Ahhh, how I loved to play against quarterbacks who “telegraphed” their pass attempts. Nighty-night, receivers! 😉
Anyway, the point is to become the Hall-of-Fame “quarterback” for your own #swole offense.
Note: late add, March 6th, 2016 –
I wanted to add a couple of comments on theories of “failure”. The following is from the blog of Joe Friel. Though Joe is focused on the endurance side of the spectrum, but the same modes of failure (to different degrees) still apply to sprinting, repeat power and/or weightroom pursuits.
Central Governor theory. The second way of explaining fatigue originated in the physiology lab at the University of Cape Town in South Africa in the 1990s. Here noted-exercise physiologist Tim Noakes, PhD proposed that fatigue occurs in the brain, not in the muscles [2,3,4].
In this model the body is constantly sending signals to the subconscious brain regarding the current status of the working muscles. For example, fuel levels and metabolic by-product build-up are being monitored by the brain. This is a bit like the operation of the thermostat in your home which gauges the temperature and turns the heating or air conditioning system on or off as needed. At some point the brain may make a decision, again subconsciously and the result of perceived exertion, to slow down due to the current status of the body. It’s proposed that this central governor for fatigue evolved to protect the body from damage caused by excessively hard work.
Psychobiological theory. This theory is a bit like the central governor model, but with a twist. Samuele Marcora, PhD at the University of Wisconsin proposed recently that it is, indeed, perceived exertion, a subconscious calculation made by the brain during exercise, that limits performance [5,6]. He proposed that exercise stops well before fuel levels and metabolic by-product accumulation suggests it is absolutely necessary.
In a part of the forebrain known as the anterior cingulate cortex (ACC) subconscious decisions are made regarding conflict resolution and response inhibition. Essentially, this means that during exercise the ACC is weighing the cost of continuing at a given intensity versus the reward for doing so. Dr. Marcora has shown that “fatigued” athletes are able to overcome the sensation at what appears to be the end of exercise to failure and produce a greater output if the reward is big enough.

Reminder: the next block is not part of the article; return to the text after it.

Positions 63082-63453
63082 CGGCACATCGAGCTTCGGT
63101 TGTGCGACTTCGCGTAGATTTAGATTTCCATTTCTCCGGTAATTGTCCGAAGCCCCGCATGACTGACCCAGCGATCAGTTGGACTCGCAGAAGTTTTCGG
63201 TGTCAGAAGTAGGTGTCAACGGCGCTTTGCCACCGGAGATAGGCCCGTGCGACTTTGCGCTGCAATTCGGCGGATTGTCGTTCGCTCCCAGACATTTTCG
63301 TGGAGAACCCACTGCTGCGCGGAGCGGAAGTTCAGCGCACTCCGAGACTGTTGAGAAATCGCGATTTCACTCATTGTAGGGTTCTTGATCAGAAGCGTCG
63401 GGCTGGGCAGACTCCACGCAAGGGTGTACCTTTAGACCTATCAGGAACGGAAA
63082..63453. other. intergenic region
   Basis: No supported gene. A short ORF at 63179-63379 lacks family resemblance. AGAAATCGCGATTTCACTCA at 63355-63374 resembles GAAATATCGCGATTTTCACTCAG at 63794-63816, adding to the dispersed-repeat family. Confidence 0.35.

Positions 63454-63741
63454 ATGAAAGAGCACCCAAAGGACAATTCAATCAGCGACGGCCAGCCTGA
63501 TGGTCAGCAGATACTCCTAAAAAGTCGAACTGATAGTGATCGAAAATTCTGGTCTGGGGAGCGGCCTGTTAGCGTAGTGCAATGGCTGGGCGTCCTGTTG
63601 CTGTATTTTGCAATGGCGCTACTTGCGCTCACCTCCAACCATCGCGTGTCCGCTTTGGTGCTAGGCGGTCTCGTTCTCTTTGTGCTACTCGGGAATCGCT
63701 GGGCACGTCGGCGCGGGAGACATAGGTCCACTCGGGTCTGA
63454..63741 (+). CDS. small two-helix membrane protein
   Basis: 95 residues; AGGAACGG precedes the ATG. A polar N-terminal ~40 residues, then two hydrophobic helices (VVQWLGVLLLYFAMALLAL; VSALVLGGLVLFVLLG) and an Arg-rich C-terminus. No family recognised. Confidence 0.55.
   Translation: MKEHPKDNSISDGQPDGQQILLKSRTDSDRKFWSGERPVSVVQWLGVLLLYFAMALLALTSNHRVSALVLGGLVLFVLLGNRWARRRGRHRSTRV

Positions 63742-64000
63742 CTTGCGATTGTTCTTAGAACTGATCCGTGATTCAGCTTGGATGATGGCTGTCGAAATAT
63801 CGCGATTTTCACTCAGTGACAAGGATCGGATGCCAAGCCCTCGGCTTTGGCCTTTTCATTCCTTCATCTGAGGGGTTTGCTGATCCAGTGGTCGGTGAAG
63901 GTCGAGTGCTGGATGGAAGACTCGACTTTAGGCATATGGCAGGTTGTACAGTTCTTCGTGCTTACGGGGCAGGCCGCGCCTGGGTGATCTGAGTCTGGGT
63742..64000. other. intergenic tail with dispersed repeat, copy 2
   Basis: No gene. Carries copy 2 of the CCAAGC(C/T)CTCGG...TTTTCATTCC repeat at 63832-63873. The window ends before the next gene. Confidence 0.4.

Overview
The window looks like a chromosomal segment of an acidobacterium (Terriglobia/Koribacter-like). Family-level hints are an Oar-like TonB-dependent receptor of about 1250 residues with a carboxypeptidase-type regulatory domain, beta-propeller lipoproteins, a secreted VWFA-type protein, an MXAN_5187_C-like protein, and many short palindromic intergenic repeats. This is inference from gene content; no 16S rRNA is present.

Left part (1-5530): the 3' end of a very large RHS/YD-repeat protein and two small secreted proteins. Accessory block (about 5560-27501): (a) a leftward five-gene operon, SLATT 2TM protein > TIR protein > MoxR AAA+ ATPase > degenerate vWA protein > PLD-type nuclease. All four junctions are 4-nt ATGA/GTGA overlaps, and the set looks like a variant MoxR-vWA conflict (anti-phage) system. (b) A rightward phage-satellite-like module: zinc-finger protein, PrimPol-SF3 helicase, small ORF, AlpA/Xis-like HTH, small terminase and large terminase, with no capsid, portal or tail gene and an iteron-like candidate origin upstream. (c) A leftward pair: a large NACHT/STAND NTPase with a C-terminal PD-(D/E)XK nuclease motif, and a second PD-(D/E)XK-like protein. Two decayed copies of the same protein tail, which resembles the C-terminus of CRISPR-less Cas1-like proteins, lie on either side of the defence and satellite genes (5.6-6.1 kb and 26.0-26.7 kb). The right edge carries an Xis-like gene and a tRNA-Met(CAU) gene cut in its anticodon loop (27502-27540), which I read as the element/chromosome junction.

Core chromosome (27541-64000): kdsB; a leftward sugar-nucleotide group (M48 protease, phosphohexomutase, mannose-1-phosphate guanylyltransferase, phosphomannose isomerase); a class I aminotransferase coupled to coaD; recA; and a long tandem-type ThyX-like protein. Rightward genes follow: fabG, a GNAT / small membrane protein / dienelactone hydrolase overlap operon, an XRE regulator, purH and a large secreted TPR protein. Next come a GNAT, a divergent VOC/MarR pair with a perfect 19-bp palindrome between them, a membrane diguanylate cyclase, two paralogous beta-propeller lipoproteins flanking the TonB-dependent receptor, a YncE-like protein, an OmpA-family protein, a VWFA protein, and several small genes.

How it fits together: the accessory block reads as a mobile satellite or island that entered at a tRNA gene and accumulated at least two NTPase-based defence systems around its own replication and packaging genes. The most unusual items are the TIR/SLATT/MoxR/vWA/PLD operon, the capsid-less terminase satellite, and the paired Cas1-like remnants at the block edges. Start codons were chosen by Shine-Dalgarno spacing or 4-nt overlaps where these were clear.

You have probably experienced this at the end of a race. You may have been slowing down but when the finish line is seen you have the capacity to some how speed up or even sprint. You’re willing to overcome the suffering because the reward, an awe-inspiring finish or perhaps a slightly faster time or higher finishing place, was great enough to overcome the suffering you were feeling. He further suggests that this system evolved to keep us from needlessly wasting energy in the pursuit of food when the prospect of success in finding it was low. But should food appear (perhaps a deer on the horizon) increasing the likelihood of getting it, then the suffering becomes tolerable.
So we’re learning so much about the various modes of failure. Electrically stimulate the leg of someone who has ridden to “complete failure” and that leg contracts with full force. If it were up to the leg, it would keep right on going.
But as professors Noakes and Marcora have shown, failure is due to an elaborate “governor” in the brain.
A “governor” that can, by the way, be reset. The only effective way that we have now, though to do that is to systemically push our natural limits. And that’s an uncomfortable place that few are willing to go.
Which means that the bulk of an athlete’s training needs to be smart, efficient and effective. But there has to be bouts of “governor pushing” here and there. Too much of that, though, and the athlete slips into overtraining, or sustains an injury. Not enough, and he loses at “gut check” time.
Finding that balance is key. And every athlete is different.
In health, fitness and wellness –